The Other World – and how to get out of there

The play I have been working with lately got its name yesterday – THE OTHER WORLD is a piece about wilderness, civilization, care and control, and about someone else’s problems. Within the play, I explore the presence of wilderness that is juxtaposed with civilization through utopian and dystopian otherworlds – places of escape – and through attempts to cease them.

Mending civilization with wilderness.

The juxtaposition between civilization and wilderness feels false to me: If we ever were – and I think we very much still are, despite our dissociative behaviour where the knowledge of destroying what we need the most makes us believe there is nothing we can do – part of the wilderness, did civilization not grow out of wilderness and does it not share the same characteristics?

One of the famous quotes about how civilization began comes from anthropologist Margaret Mead, who said that beginning of civilization was the mending of a broken femur, because within the animal kingdom you were doomed if you hurt yourself that badly. It was the time someone took to help someone that to her meant civilization began.

However, the quality of care did already exist within wilderness – compassion is not only a characteristic of human species, for example, trees take care of each other – the difference to before was that someone had the time and tools, the resources, to attend to someone else’s hurt within our kind, species which tends to use more than they give. The civilization Mead talks about, and the civilization I would want to extent toward all our fellow beings, began from means to act more compassionately toward each other despite being a destructive existence.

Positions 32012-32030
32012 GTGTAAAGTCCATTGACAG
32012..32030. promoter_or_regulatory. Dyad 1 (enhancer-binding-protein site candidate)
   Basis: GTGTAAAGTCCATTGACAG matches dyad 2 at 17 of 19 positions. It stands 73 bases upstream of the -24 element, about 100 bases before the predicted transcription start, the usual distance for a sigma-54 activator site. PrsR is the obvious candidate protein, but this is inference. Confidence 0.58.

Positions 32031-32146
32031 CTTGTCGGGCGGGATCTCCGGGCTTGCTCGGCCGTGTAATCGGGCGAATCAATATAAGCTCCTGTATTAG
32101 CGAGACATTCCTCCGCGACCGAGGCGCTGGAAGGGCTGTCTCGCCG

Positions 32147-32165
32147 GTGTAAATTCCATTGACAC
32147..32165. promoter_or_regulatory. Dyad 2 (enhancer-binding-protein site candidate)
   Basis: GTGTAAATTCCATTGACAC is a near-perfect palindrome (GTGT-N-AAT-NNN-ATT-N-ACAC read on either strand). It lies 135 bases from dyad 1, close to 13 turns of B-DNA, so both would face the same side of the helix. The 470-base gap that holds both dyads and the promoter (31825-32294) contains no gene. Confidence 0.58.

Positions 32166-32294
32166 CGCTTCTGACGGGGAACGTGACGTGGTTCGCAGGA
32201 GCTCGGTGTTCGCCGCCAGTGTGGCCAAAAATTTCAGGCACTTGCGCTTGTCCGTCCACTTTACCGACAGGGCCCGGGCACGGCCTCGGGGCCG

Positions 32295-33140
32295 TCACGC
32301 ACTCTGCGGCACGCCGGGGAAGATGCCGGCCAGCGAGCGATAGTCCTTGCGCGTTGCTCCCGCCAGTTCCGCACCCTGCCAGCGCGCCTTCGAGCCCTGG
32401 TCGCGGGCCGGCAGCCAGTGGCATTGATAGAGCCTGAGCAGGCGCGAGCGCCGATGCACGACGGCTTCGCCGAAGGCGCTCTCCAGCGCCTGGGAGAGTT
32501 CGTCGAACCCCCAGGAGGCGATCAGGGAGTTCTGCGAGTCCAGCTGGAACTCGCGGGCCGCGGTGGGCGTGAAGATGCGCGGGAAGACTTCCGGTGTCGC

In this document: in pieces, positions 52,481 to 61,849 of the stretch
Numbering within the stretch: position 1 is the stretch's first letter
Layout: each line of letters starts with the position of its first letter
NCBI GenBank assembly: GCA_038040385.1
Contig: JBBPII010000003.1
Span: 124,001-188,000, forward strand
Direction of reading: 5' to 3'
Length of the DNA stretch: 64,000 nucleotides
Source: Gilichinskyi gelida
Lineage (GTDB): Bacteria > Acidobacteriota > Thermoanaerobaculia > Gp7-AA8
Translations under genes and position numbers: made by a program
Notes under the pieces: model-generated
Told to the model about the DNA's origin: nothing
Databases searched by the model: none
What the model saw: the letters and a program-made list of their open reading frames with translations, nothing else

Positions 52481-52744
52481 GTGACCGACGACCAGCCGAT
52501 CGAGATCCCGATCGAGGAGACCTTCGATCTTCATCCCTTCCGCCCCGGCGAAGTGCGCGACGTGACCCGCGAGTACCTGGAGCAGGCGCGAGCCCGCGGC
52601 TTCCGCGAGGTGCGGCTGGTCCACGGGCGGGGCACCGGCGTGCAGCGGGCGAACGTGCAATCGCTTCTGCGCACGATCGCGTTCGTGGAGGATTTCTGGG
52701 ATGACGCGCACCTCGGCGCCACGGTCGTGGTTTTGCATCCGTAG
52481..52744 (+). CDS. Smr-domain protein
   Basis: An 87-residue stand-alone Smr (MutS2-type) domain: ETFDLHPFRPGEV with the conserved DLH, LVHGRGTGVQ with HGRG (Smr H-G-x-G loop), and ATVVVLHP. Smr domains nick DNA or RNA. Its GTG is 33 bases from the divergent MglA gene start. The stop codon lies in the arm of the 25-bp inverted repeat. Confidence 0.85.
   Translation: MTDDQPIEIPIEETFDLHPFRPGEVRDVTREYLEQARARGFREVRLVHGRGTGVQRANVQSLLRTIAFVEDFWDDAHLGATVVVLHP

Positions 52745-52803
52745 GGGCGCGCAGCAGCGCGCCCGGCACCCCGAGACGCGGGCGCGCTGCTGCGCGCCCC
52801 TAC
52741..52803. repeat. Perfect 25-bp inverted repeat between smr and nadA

Afterwards, the amount of care and nurture within human race has both extended and grown and become excessive and sometimes lethal. It has, like all that is wild, changed and found new ways and pockets where it can exist, sometimes stepping on toes of other beings, over-consuming and indulging, and sometimes comfortably dividing space, co-existing.

We have hospitals, doctors, vets, and healers, we have scientists researching for cures to all kinds of ills – and we have pampering and luxury and advertisements that remind us how important it is to take care of oneself. We have care that is crushing like control, where our fear of anything happening makes us grow wildflowers in curated conditions. We have living wills where we can forbid keeping ourselves alive past the point of no return, and we have discussions over euthanasia. And so on.

We also have a planet that is literally burning, which we escape inside otherworlds – dreams of spaceships and voids where we give up. I wonder, whether exploring the false juxtaposition between civilization and wilderness, between otherworlds and the one that is, between utopias and resources, is a way to become wild again – a way to give up on the achieved lifestyle, the unnecessary, the extend, a way to find balance between care and life that is eventually death and then life again?

***

The play is being written for actress Anastasia Trizna in Finland with the support from Taike & Galway County Council. I’m also looking for actor in Ireland who’d be interested in doing the show – it’s a bit immersive, site-related and requires someone who has a passion toward creating better worlds. Email me with any enquiries to jenni.nikinmaa at gmail.com

Published by jennitiera

I'm a playwright & poet from Finland and in love with Ireland. My work is often beautiful and disturbing, and some of the writers I've been compared to are Suzan-Lori Parks, Sarah Kane, Virginia Woolf - to name the three I'm most aspiring to reach while learning more about how words, rhythms, sentences, ideas, embodiments and wilderness tie together as works of literature.

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